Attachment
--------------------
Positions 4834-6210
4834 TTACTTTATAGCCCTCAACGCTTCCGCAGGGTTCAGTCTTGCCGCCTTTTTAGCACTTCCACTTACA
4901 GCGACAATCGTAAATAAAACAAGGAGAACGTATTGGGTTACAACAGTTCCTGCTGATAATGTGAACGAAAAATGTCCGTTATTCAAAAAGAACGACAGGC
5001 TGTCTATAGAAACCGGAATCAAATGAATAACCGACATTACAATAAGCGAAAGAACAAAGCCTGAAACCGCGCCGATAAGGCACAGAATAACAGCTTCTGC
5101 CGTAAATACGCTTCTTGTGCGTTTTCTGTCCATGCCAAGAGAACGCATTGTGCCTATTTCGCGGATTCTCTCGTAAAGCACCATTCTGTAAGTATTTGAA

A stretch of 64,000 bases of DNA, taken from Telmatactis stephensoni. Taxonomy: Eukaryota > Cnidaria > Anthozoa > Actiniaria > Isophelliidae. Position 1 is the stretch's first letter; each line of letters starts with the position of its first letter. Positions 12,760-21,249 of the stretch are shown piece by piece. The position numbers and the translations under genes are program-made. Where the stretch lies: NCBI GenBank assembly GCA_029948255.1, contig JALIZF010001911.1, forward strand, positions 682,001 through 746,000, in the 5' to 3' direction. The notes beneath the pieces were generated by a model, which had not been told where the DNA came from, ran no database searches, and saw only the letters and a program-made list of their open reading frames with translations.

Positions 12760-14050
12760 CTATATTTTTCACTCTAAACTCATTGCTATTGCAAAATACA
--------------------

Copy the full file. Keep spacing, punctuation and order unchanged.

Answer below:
Positions 4834-6210
4834 TTACTTTATAGCCCTCAACGCTTCCGCAGGGTTCAGTCTTGCCGCCTTTTTAGCACTTCCACTTACA
4901 GCGACAATCGTAAATAAAACAAGGAGAACGTATTGGGTTACAACAGTTCCTGCTGATAATGTGAACGAAAAATGTCCGTTATTCAAAAAGAACGACAGGC
5001 TGTCTATAGAAACCGGAATCAAATGAATAACCGACATTACAATAAGCGAAAGAACAAAGCCTGAAACCGCGCCGATAAGGCACAGAATAACAGCTTCTGC
5101 CGTAAATACGCTTCTTGTGCGTTTTCTGTCCATGCCAAGAGAACGCATTGTGCCTATTTCGCGGATTCTCTCGTAAAGCACCATTCTGTAAGTATTTGAA

A stretch of 64,000 bases of DNA, taken from Telmatactis stephensoni. Taxonomy: Eukaryota > Cnidaria > Anthozoa > Actiniaria > Isophelliidae. Position 1 is the stretch's first letter; each line of letters starts with the position of its first letter. Positions 12,760-21,249 of the stretch are shown piece by piece. The position numbers and the translations under genes are program-made. Where the stretch lies: NCBI GenBank assembly GCA_029948255.1, contig JALIZF010001911.1, forward strand, positions 682,001 through 746,000, in the 5' to 3' direction. The notes beneath the pieces were generated by a model, which had not been told where the DNA came from, ran no database searches, and saw only the letters and a program-made list of their open reading frames with translations.

Positions 12760-14050
12760 CTATATTTTTCACTCTAAACTCATTGCTATTGCAAAATACA